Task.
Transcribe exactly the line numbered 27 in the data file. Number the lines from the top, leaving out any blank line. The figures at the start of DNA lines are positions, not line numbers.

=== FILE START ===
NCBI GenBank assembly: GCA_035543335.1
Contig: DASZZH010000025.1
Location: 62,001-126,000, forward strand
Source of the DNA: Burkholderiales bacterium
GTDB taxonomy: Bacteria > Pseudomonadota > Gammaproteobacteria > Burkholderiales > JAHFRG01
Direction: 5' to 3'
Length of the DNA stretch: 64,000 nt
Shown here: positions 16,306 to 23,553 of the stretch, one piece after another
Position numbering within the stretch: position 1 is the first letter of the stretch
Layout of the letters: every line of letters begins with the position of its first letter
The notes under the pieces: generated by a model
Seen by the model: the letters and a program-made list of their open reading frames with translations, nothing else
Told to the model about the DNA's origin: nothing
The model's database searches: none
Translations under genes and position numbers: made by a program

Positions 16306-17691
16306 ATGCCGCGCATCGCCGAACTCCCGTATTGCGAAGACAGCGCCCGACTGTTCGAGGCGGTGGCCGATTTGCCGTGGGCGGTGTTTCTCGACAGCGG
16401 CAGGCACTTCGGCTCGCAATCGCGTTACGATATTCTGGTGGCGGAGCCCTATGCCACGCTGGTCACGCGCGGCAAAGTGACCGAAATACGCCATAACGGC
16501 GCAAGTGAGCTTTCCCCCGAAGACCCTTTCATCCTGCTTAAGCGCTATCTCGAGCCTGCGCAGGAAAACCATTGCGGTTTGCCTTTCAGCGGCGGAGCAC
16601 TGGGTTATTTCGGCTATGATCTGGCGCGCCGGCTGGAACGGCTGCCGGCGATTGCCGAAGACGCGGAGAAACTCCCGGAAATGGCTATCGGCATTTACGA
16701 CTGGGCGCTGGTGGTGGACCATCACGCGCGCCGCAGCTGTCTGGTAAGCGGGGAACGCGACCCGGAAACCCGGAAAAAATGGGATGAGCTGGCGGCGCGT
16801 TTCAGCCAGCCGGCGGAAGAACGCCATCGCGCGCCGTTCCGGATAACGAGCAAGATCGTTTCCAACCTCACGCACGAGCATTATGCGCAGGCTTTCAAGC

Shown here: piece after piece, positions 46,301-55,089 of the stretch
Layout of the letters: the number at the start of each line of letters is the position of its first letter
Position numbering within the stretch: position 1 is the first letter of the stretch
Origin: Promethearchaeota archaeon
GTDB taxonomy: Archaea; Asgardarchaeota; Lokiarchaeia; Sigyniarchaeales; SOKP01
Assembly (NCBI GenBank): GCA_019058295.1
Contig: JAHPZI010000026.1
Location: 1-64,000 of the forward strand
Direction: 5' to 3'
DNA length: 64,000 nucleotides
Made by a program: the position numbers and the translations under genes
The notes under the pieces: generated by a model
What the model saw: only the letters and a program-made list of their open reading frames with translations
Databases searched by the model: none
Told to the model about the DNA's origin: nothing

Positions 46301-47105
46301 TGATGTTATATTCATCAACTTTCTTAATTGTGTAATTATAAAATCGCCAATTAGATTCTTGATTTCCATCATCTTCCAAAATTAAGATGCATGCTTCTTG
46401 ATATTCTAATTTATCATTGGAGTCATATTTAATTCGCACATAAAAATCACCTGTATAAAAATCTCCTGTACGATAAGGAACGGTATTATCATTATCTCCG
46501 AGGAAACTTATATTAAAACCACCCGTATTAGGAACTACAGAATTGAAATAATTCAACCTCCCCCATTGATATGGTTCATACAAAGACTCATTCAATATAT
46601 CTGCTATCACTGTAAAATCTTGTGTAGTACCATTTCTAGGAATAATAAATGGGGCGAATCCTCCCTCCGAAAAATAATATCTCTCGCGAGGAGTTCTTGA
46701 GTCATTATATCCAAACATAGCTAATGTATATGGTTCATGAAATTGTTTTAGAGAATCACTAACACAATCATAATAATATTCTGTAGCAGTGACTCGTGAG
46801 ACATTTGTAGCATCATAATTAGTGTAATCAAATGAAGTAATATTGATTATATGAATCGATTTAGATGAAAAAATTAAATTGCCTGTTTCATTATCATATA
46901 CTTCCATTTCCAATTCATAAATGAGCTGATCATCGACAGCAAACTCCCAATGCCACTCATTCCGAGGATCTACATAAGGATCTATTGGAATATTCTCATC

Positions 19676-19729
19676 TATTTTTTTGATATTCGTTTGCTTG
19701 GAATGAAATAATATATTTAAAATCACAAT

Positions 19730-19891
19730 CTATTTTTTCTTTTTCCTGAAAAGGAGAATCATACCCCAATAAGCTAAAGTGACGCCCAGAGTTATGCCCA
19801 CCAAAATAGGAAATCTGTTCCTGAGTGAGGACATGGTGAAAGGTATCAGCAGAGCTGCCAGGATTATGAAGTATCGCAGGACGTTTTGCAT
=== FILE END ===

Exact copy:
GTDB taxonomy: Archaea; Asgardarchaeota; Lokiarchaeia; Sigyniarchaeales; SOKP01